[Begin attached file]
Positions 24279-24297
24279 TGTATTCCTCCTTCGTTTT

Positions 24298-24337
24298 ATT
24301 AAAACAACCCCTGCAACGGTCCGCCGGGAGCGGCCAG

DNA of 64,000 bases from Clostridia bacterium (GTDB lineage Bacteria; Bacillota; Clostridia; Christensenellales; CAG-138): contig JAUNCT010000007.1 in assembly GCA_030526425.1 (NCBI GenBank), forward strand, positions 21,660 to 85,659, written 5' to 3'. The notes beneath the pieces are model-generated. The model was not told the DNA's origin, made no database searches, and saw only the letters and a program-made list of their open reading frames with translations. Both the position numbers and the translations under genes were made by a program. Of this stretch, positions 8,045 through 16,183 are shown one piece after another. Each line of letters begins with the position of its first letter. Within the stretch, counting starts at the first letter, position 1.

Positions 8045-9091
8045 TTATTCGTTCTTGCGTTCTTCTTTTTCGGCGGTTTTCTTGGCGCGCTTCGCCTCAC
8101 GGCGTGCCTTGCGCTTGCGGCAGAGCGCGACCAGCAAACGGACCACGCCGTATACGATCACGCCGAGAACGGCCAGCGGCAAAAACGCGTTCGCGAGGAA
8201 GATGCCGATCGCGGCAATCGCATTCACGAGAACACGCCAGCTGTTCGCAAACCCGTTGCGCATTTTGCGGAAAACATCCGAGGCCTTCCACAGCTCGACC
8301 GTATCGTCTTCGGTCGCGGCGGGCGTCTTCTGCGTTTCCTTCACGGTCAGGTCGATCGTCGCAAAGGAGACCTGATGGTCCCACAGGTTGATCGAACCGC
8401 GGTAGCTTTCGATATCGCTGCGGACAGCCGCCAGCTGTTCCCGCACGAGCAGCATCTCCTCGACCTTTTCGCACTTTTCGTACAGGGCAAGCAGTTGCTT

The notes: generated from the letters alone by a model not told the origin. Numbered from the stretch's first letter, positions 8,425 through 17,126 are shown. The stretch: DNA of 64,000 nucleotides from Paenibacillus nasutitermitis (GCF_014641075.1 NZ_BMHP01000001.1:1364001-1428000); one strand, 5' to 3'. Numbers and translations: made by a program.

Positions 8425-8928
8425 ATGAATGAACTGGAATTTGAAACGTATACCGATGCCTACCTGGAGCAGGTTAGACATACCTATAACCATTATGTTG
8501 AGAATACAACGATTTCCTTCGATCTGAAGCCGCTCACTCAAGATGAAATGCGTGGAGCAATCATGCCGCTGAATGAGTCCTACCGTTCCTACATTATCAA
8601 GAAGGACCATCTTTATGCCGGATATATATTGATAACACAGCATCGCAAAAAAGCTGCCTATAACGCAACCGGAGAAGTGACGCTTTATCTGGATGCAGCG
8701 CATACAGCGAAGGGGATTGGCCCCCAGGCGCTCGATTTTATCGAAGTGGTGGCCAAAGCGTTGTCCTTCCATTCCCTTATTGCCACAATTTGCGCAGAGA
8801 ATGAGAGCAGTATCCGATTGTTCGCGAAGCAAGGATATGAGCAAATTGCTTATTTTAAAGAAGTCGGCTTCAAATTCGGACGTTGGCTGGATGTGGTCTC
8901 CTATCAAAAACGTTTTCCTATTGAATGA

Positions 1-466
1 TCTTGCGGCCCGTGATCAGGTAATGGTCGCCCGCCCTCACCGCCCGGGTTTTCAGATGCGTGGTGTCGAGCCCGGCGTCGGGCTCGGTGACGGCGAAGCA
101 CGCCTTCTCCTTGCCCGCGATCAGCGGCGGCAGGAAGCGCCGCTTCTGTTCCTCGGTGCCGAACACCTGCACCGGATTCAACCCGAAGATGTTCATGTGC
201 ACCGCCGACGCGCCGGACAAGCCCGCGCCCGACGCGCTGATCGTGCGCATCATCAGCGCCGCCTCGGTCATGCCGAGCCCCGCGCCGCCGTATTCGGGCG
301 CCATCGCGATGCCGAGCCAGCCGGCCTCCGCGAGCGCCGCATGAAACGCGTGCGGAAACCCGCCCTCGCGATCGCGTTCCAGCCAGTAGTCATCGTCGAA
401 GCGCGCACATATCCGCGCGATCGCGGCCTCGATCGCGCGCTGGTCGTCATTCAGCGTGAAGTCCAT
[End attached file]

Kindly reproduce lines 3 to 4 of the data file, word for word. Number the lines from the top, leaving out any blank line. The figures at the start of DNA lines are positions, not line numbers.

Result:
Positions 24298-24337
24298 ATT